At Loram Maintenance of Way Inc., the R&D focus has been fixated on offering track inspection vehicles that combine precise rail-profile measurements with severity levels of rolling contact fatigue to help best calculate which fatigued metal to remove. A series of algorithms determines the optimal grindstone placement to reach a desired profile while avoiding wasted metal removal, thus further extending rail life, Loram officials said.
“This technology has been used to create grind plans for more than 75,000 pass miles of rail ground every year in North America alone,” they said.
Combining the system with Loram’s Predictive Preventive Maintenance model can help optimize the timing of a grind and further minimize the growth of rolling contact fatigue.
“There is interest in developing technology to measure the magnitude of rolling contact fatigue in order to improve accuracy and consistency,” company officials said.
To that end, Loram is pursuing crack depth measurements through both a non-contact system and a visual evaluation system.
“These technologies can help [railroads] learn more about the way rolling contact fatigue grows through analysis of this data, including the types of exceptions that can be identified to improve the prediction models,” Loram officials said.
Georgetown Rail Equipment Co. (GREX) is trying to help railroads learn more about tie conditions. The company’s Aurora Xi® system has been in production service for the past year and is providing railroads more valuable information about those conditions, GREX officials said.
Aurora Xi combines a traditional 3-D track-profile inspection system with the internal tie condition using X-ray backscatter technology to provide a more complete evaluation of tie integrity.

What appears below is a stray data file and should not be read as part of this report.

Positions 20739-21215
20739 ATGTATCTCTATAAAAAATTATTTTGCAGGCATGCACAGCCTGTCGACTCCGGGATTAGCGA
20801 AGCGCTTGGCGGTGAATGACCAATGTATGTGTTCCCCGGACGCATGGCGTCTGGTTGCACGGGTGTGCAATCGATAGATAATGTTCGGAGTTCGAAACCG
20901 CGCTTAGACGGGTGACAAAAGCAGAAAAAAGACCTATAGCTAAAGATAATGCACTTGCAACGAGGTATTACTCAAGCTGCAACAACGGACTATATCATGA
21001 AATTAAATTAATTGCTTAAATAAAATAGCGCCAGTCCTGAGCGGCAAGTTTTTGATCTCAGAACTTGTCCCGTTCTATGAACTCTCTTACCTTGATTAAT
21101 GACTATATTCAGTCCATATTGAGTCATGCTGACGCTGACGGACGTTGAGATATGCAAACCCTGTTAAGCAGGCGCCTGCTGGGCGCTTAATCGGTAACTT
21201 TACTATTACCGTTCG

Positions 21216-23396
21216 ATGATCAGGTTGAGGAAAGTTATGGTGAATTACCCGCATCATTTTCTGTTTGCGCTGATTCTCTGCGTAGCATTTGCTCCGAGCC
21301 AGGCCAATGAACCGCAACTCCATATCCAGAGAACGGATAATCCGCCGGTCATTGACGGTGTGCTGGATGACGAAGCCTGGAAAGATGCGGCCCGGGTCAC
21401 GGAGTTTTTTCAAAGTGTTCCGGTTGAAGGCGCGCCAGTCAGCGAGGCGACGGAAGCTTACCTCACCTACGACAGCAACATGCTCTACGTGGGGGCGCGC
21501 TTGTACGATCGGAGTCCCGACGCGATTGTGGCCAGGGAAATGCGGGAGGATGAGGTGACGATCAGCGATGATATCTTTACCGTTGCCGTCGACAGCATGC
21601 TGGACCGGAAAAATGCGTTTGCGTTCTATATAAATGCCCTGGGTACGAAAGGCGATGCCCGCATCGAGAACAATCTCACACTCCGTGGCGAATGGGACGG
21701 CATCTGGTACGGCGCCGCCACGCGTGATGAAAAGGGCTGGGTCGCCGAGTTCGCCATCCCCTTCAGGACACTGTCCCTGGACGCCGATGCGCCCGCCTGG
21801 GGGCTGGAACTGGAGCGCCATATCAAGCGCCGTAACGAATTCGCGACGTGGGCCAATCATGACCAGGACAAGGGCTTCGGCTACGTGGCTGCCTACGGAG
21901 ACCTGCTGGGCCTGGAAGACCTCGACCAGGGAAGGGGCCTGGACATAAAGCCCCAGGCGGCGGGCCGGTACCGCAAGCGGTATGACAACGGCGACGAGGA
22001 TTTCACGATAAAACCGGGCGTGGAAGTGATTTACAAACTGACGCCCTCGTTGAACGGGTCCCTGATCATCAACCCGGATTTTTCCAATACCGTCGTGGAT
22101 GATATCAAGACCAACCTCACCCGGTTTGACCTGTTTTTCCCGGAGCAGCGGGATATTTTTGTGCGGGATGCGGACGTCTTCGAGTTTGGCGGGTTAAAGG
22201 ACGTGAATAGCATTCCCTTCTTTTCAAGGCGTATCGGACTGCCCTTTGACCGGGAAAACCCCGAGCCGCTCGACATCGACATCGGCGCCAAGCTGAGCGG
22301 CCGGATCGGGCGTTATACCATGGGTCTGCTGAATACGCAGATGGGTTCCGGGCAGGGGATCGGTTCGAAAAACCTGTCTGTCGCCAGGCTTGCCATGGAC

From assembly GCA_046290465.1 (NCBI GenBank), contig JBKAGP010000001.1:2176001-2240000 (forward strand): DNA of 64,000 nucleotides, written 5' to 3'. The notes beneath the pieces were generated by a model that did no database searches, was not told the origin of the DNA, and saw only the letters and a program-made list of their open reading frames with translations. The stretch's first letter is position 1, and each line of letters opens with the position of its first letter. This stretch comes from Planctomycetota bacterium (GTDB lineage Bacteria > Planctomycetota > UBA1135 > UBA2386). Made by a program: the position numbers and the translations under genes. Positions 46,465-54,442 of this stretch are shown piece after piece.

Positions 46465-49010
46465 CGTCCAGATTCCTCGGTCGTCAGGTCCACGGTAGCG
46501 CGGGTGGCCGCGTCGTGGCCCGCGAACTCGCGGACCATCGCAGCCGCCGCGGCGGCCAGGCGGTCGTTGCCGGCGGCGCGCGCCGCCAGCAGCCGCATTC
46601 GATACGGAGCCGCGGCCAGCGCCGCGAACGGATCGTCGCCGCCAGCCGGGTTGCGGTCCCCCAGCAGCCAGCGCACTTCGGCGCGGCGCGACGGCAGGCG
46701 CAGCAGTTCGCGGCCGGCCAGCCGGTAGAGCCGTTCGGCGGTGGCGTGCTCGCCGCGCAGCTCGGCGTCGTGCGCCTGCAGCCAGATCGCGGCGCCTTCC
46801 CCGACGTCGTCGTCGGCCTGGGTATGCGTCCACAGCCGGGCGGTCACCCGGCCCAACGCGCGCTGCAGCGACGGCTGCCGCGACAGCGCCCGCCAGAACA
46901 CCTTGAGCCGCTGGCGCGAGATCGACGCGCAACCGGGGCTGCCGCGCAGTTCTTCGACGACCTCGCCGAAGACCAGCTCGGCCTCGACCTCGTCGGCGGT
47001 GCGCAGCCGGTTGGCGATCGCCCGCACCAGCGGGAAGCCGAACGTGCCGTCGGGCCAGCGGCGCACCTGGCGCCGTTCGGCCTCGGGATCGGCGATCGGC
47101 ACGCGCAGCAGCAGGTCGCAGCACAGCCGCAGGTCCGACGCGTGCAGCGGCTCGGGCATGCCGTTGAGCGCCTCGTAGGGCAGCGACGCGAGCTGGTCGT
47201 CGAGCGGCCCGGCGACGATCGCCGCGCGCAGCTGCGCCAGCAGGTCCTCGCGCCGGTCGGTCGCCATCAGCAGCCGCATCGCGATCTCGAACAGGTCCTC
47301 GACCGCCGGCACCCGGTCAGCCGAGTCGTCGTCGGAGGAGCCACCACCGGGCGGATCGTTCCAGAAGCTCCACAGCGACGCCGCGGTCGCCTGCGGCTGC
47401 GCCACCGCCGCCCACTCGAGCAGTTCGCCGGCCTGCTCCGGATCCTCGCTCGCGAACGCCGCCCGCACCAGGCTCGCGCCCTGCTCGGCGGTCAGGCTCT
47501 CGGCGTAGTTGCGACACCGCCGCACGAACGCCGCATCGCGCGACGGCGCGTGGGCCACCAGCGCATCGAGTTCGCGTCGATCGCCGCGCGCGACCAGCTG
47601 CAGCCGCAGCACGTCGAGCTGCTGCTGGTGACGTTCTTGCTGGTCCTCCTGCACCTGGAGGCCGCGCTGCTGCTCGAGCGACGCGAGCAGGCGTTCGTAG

Each tie is graded based on surface characteristics — including plate cutting and splitting — the same way a tie inspector would perform the grading, GREX officials said. Each tie also is graded based on internal characteristics, such as voids, deep splits and loss of wood density.
By integrating the two systems, an overall grade can be assigned to each tie to provide railroads the information needed to drive maintenance and capital programs. All data is collected from a hi-rail platform using a single operator and is processed using machine-vision algorithms to provide a wealth of track information.
The data collected by the Aurora Xi system includes asset inventory, measurements, maintenance conditions and defective tie counts.
A data viewer enables users to toggle between the 3-D surface and internal X-ray views to see images of each tie to help understand different degradation and failure modes, GREX officials said.
Geismar-Modern Track Machinery Inc. (MTM) aims to provide railroads a litany of track measurements, too. The company has developed a line of electronic track inspection instruments based on its analog RCAT-A1 track gauge, which has been considered an industry standard for years, Geismar-MTM officials said.
The Garnet digital track gauge measures gauge, cross-level, twist, flangeway clearance and temperature, and offers optional data-logging capabilities. The associated software enables users to overlay the same area of track to compare previous readings, monitor track status and verify that trackwork has been completed.
“So now, you could go out and take all of the measurements and come back to the office and save the data into a PC or laptop for recording and analyzation,” said Geismar-MTM General Sales Manager Alan Reynolds.
The company also offers Amber, a lightweight, electronic and hand-pushed inspection trolley designed to measure track gauge and cross level, and calculate twist. The trolley simultaneously records all information via a Bluetooth connection to a data-logging device.
A segment of track that usually took several hours to inspect or required the use of a geometry car now can be analyzed and measured in a short time, said Reynolds.
In addition, Geismar-MTM now offers a line and level measurement system that was introduced in late 2015 to replace the string line used to check curves. The MINI OPAL, which operates with lasers, can effectively read a curve’s profile, as well as provide vertical readings in bridge approaches and runoffs, said Reynolds.
Geismar-MTM also is developing an instrument designed to more effectively read and record rail-seat abrasion.
Michael Popke is a Madison, Wis.-based freelance writer. Email comments or questions to firstname.lastname@example.org.